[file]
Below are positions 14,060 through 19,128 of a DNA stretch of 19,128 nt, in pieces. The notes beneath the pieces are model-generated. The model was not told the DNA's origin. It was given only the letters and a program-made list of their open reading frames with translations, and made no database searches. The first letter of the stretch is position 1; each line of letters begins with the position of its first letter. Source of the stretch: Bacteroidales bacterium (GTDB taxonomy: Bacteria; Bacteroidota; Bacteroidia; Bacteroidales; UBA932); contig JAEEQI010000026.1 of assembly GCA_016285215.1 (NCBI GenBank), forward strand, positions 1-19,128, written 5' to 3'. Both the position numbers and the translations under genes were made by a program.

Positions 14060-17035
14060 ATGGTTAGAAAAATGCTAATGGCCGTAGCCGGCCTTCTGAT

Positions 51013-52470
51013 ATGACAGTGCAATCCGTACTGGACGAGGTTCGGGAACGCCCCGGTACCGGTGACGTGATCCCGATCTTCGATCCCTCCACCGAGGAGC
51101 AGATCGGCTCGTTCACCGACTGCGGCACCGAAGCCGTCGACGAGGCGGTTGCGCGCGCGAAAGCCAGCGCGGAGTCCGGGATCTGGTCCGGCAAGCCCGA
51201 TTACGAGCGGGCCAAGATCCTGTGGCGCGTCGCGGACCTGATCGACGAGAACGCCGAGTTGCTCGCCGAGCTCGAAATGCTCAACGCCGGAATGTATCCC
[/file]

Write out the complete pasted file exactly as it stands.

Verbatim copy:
Below are positions 14,060 through 19,128 of a DNA stretch of 19,128 nt, in pieces. The notes beneath the pieces are model-generated. The model was not told the DNA's origin. It was given only the letters and a program-made list of their open reading frames with translations, and made no database searches. The first letter of the stretch is position 1; each line of letters begins with the position of its first letter. Source of the stretch: Bacteroidales bacterium (GTDB taxonomy: Bacteria; Bacteroidota; Bacteroidia; Bacteroidales; UBA932); contig JAEEQI010000026.1 of assembly GCA_016285215.1 (NCBI GenBank), forward strand, positions 1-19,128, written 5' to 3'. Both the position numbers and the translations under genes were made by a program.

Positions 14060-17035
14060 ATGGTTAGAAAAATGCTAATGGCCGTAGCCGGCCTTCTGAT

Positions 51013-52470
51013 ATGACAGTGCAATCCGTACTGGACGAGGTTCGGGAACGCCCCGGTACCGGTGACGTGATCCCGATCTTCGATCCCTCCACCGAGGAGC
51101 AGATCGGCTCGTTCACCGACTGCGGCACCGAAGCCGTCGACGAGGCGGTTGCGCGCGCGAAAGCCAGCGCGGAGTCCGGGATCTGGTCCGGCAAGCCCGA
51201 TTACGAGCGGGCCAAGATCCTGTGGCGCGTCGCGGACCTGATCGACGAGAACGCCGAGTTGCTCGCCGAGCTCGAAATGCTCAACGCCGGAATGTATCCC